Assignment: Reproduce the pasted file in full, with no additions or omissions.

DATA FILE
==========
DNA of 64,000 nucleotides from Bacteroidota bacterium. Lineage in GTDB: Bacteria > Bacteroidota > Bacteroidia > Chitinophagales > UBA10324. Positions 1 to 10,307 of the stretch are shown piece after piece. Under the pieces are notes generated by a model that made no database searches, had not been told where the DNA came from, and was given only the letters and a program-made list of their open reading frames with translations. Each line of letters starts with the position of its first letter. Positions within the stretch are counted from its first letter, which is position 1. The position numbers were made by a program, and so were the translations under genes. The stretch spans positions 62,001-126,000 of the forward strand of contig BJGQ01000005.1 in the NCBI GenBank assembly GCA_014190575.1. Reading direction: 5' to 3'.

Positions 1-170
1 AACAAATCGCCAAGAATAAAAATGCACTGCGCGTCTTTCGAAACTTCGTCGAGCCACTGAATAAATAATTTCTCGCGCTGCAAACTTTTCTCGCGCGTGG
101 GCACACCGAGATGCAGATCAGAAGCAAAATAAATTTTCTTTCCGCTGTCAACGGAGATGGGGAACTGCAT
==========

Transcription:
DNA of 64,000 nucleotides from Bacteroidota bacterium. Lineage in GTDB: Bacteria > Bacteroidota > Bacteroidia > Chitinophagales > UBA10324. Positions 1 to 10,307 of the stretch are shown piece after piece. Under the pieces are notes generated by a model that made no database searches, had not been told where the DNA came from, and was given only the letters and a program-made list of their open reading frames with translations. Each line of letters starts with the position of its first letter. Positions within the stretch are counted from its first letter, which is position 1. The position numbers were made by a program, and so were the translations under genes. The stretch spans positions 62,001-126,000 of the forward strand of contig BJGQ01000005.1 in the NCBI GenBank assembly GCA_014190575.1. Reading direction: 5' to 3'.

Positions 1-170
1 AACAAATCGCCAAGAATAAAAATGCACTGCGCGTCTTTCGAAACTTCGTCGAGCCACTGAATAAATAATTTCTCGCGCTGCAAACTTTTCTCGCGCGTGG
101 GCACACCGAGATGCAGATCAGAAGCAAAATAAATTTTCTTTCCGCTGTCAACGGAGATGGGGAACTGCAT